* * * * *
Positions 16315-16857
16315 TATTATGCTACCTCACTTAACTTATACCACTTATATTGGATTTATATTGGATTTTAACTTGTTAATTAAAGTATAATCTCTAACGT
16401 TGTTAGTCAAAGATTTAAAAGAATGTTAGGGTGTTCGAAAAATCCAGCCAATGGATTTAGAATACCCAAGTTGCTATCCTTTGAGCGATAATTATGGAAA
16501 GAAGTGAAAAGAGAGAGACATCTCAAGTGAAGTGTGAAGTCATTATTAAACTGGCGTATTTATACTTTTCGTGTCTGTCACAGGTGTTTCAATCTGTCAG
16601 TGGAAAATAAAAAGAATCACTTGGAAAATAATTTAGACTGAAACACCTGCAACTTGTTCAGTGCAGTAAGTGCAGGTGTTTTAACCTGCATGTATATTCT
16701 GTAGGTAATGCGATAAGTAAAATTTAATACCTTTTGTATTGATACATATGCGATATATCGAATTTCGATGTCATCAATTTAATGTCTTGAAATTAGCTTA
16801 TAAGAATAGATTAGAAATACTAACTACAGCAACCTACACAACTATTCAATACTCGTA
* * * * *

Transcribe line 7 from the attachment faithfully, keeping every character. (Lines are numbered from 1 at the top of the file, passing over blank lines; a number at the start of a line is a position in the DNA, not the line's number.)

16801 TAAGAATAGATTAGAAATACTAACTACAGCAACCTACACAACTATTCAATACTCGTA